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[whatwg] Gears design goals

From: Andy Palay <ajpalay@google.com>
Date: Fri, 29 Jun 2007 17:19:48 -0700
Message-ID: <c75952c20706291719n77106942o5368bca9912f7b84@mail.gmail.com>
But it does place a very large burdon on the servers. Google would expect to
have quite a few applications and my guess is the last thing we would want
is to keep pinging every application to see if it up to date whenever any
application is used.

In fact while we want to make sure the user has the most up to date version
we don't need to check on every use. In most cases the current captured
version will be fine. The only time that is not the case is when the old
version has been made obsolete by a newer version. Unfortunately this can
occur at anytime, including when the application is running. So in that case
the server needs to tell the client application that it has to force an
immediate reload. So the client can always run the currently saved app,
check for updates at a convenient time (and in reality not too often).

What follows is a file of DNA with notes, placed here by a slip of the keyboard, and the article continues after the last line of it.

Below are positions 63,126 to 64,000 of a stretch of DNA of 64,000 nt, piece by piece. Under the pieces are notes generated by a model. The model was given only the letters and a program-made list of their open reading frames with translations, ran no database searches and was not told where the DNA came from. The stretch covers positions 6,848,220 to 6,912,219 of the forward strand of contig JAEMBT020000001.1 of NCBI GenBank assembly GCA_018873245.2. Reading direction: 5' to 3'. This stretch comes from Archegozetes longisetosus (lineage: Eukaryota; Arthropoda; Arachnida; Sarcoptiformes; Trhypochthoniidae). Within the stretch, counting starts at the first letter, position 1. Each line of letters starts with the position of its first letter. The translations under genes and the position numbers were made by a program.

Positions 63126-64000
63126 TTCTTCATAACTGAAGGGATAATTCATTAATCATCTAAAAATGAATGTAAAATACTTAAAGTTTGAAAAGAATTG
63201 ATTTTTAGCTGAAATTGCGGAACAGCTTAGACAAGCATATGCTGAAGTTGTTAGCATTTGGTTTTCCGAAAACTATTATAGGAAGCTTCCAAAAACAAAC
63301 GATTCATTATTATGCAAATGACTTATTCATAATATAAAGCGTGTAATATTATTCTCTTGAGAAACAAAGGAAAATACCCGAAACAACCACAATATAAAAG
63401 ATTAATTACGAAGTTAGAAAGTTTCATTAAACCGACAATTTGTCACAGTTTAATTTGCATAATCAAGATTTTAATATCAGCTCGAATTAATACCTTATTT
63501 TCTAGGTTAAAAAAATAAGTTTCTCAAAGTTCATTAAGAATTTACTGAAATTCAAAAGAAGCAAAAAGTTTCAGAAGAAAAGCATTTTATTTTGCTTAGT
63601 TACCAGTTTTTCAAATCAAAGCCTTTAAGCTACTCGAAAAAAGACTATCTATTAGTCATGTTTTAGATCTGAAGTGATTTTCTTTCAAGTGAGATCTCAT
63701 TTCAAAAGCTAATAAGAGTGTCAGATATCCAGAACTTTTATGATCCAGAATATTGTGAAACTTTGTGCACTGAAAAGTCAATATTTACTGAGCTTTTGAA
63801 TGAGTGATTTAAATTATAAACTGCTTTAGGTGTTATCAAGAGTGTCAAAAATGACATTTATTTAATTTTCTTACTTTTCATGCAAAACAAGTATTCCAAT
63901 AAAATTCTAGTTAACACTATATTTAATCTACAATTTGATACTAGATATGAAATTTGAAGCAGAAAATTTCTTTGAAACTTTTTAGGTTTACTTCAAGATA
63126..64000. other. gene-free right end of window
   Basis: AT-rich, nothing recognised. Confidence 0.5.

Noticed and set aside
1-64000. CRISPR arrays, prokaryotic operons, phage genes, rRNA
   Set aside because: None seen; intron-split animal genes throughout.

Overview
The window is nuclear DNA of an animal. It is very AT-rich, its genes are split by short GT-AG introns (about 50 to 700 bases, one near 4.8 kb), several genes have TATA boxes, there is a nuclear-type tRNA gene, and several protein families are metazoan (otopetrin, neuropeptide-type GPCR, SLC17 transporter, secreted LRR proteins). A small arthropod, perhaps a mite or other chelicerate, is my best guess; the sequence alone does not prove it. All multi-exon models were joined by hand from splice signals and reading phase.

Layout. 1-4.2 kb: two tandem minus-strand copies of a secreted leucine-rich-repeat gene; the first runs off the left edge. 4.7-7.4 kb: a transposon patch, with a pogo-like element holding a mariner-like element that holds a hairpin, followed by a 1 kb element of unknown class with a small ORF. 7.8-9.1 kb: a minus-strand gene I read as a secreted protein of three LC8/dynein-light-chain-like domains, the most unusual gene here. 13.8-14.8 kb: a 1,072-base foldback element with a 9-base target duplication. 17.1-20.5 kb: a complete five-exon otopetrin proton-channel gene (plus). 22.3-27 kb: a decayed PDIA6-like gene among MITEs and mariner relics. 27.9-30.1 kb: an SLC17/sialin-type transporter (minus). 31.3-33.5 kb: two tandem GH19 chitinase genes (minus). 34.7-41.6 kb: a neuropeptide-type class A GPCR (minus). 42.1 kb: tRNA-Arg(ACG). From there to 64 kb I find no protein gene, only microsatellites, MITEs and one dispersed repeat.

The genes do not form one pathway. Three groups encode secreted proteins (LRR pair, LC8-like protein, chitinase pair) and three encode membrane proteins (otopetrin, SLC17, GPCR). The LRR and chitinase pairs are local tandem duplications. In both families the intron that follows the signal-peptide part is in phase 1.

As for shared code, I believe it is a problem but one that can be ignored
right now. It does require each app to host all of its own pages. To do
anything else moves us in the direction of shared libraies which will open
up a can of worms that can be avoided for now.


On Jun 29, 2007 3:34 PM, Robert O'Callahan <robert at ocallahan.org> wrote:
>
> On 6/30/07, Andy Palay <ajpalay at google.com> wrote:
>
> > So I don't know why one would want to maintain atomicity at the domain
> > level as opposed to the application level. When I run an application I want
> > to make sure I get the latest version of the application. Not sure why it
> > would mean that I want to make sure that I update all the applications from
> > that domain.
> >
>
> Simplicity, mainly. Scoping updates (and the offlineResources list) to the
> domain level means we don't have to define a new abstraction that delimits
> application boundaries. And it lets us avoid any issues with partially
> overlapping applications.
>
> Rob
> --
> "Two men owed money to a certain moneylender. One owed him five hundred
> denarii, and the other fifty. Neither of them had the money to pay him back,
> so he canceled the debts of both. Now which of them will love him more?"
> Simon replied, "I suppose the one who had the bigger debt canceled." "You
> have judged correctly," Jesus said. [Luke 7:41-43]
>
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